2
$\begingroup$

Let $G\curvearrowright X$. Show that $K=\{g\in G:g\cdot x=x,\text{ for all }x\in X \}\trianglelefteq G$. If $\phi\colon G\to Sym(X)$ is the homomorphism given by the action, show that $K=\ker(\phi)$.

Let $G\curvearrowright X$ and let $K$ be as above. Show that $\frac{G}{K}$ acts faithfully on $X$.

Attempt at solution: We want to show that $K = ker(\phi)$ The $ker(\phi)$ has already been show to be a normal subgroup. Also, by definition above we can see that $K$ is not faithful as it has more than one element that acts as the identity.

Take any element $g \in G$ and $x \in X$ Then by definition $g \cdot x = x$ but if we choose different elements $g_1 \in G$ and $x_1 \in X$ then we also get $g \cdot x_1 = x_1$ This is where I am stuck with writing the proof.

In part B when we kill the kernel of $G$ this makes only the identity map to the identity, as this group action now becomes faithful.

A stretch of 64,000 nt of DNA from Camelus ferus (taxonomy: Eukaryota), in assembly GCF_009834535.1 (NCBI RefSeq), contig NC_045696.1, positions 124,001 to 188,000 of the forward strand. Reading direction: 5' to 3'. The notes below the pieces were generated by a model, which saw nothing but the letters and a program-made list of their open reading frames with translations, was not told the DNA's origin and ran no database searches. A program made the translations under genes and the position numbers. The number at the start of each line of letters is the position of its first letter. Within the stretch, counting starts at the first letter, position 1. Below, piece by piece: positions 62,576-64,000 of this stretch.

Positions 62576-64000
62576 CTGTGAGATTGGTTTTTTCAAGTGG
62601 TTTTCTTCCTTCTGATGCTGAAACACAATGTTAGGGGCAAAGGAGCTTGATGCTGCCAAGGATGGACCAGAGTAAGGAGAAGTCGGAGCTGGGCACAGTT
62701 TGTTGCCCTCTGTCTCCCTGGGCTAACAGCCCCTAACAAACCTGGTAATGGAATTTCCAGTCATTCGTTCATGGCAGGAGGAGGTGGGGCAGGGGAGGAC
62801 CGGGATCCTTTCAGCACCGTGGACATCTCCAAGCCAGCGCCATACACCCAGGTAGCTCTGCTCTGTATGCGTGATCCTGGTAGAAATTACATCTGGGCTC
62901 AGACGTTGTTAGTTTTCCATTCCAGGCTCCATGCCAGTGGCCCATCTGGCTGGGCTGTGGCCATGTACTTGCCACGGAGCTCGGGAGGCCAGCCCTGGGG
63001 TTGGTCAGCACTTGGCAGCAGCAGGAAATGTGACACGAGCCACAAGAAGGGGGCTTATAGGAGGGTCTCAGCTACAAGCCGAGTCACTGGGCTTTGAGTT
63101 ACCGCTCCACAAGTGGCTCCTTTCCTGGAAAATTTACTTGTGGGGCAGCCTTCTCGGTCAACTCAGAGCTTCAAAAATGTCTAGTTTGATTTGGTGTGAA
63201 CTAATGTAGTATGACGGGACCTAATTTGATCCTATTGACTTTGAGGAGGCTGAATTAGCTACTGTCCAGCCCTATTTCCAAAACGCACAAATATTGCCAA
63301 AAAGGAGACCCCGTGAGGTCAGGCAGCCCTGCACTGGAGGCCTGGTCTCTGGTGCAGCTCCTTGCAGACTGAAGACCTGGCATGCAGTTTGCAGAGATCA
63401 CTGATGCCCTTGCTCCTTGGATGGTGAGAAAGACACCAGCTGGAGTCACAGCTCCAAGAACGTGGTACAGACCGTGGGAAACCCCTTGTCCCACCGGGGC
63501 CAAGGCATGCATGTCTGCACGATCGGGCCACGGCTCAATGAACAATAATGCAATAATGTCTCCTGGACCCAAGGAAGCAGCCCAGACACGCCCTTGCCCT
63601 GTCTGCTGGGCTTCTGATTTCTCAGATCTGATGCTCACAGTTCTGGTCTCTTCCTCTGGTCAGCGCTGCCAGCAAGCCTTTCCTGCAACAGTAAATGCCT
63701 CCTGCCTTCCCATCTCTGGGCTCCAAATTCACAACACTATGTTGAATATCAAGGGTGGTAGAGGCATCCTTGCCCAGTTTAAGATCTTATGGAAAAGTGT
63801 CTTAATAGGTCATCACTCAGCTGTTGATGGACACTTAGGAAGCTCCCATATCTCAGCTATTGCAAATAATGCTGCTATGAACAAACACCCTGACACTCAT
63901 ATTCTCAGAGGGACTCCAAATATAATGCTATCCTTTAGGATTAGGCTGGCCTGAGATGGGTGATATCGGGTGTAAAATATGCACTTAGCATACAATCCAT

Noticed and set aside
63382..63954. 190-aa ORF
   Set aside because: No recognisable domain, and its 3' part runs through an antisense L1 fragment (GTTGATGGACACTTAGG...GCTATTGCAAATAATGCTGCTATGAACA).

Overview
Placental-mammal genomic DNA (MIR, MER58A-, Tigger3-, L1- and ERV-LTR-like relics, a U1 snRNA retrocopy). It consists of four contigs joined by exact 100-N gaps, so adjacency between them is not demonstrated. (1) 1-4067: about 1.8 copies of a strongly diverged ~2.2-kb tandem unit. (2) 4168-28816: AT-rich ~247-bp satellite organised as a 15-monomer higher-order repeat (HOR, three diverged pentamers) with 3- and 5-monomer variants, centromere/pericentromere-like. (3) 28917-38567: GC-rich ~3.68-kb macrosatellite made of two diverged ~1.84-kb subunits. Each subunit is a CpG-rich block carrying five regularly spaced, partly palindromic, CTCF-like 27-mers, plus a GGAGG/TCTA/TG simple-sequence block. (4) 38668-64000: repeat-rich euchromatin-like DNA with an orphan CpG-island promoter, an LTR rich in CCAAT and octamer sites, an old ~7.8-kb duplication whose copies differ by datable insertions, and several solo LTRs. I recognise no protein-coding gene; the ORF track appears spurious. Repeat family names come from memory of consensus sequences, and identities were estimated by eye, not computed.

$\endgroup$
  • 1
    $\begingroup$ I assume that $\;G\curvearrowright X\;$ means "the group $\;G\;$ acts on the set $\;X\;$" ? $\endgroup$ – Timbuc Apr 5 '15 at 15:39
  • $\begingroup$ yes, this is a group action $\endgroup$ – All About Groups Apr 5 '15 at 16:12
  • 1
    $\begingroup$ @Timbuc: that is the "action" version of a sentence like "Let $A \to B$ be a function". $\endgroup$ – Lee Mosher Apr 5 '15 at 18:51
1
$\begingroup$

First of all, $G$ may act faithfully on $X$. It was not stated that $K$ had more than one element. Next $g\in K\iff gx=x,\forall\,x\in X\iff \phi(g)=\text{id}_X\iff g\in\ker(\phi)$.

$\endgroup$
-1
$\begingroup$

Hints:

For any $\;k\in K\,,\,g\in G\;$ :

$$k\in K\implies k(gx)=gx\;,\;\;\forall\,g\in G\,,\,x\in X\implies $$

$$\implies g^{-1}kg(x)=g^{-1}(kg(x))=g^{-1}gx=1\cdot x= x\implies g^{-1}kg\in K\implies K\lhd G$$

As for (b):

$$(gK)x:=g(x)=x\iff g\in K\iff gK=\overline 1\iff\;\text{the induced action's faithful}$$

$\endgroup$

Your Answer

By clicking “Post Your Answer”, you agree to our terms of service, privacy policy and cookie policy

Not the answer you're looking for? Browse other questions tagged or ask your own question.